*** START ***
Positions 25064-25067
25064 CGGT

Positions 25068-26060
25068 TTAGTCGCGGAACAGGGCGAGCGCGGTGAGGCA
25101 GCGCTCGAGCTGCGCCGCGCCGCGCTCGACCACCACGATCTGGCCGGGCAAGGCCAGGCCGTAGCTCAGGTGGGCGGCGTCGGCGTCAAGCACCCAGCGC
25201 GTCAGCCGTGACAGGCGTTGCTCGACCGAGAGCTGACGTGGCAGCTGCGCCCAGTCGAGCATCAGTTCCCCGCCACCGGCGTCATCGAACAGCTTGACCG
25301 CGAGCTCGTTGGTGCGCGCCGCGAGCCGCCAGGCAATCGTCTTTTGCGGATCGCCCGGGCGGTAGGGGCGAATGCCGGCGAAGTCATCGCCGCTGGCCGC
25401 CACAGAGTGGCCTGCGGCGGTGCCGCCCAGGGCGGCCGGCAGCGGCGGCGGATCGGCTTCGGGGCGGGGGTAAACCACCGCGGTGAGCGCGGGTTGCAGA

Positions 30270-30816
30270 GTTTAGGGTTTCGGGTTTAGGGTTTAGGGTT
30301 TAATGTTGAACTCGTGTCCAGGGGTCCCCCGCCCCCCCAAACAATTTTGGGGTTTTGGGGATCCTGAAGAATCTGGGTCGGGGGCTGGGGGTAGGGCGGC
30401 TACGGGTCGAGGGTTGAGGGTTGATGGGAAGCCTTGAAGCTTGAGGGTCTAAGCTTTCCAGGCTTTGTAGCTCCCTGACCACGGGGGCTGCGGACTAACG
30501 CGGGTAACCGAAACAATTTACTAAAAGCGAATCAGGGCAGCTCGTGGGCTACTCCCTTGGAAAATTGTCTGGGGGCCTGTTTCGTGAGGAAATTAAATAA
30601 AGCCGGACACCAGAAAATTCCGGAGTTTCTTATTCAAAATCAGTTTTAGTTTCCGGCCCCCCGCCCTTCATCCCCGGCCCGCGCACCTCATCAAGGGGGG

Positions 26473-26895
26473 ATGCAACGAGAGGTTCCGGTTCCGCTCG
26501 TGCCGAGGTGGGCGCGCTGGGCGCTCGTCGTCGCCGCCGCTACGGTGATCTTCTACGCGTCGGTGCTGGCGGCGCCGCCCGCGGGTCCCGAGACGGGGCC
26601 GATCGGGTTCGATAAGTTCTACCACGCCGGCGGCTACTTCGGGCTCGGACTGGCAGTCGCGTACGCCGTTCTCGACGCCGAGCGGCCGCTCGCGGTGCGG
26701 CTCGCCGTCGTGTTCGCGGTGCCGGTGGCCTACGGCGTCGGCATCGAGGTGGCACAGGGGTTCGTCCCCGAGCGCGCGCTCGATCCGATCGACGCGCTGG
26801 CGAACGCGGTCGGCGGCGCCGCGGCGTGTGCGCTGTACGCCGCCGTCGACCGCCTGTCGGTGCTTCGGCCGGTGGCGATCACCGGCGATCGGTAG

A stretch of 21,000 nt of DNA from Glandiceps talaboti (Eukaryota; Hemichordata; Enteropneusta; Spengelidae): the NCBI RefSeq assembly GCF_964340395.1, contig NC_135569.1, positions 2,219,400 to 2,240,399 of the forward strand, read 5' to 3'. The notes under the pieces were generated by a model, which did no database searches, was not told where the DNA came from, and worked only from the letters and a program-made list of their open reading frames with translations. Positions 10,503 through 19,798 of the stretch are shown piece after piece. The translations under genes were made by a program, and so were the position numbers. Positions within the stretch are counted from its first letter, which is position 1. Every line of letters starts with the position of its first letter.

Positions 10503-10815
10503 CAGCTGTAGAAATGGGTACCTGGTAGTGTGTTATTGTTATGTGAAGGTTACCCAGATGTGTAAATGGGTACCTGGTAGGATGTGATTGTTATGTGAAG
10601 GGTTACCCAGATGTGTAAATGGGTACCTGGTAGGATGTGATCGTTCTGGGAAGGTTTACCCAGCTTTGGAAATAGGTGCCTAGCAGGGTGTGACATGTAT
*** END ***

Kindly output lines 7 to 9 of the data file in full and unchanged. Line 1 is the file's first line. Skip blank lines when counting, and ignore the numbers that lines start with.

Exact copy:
25301 CGAGCTCGTTGGTGCGCGCCGCGAGCCGCCAGGCAATCGTCTTTTGCGGATCGCCCGGGCGGTAGGGGCGAATGCCGGCGAAGTCATCGCCGCTGGCCGC
25401 CACAGAGTGGCCTGCGGCGGTGCCGCCCAGGGCGGCCGGCAGCGGCGGCGGATCGGCTTCGGGGCGGGGGTAAACCACCGCGGTGAGCGCGGGTTGCAGA

Positions 30270-30816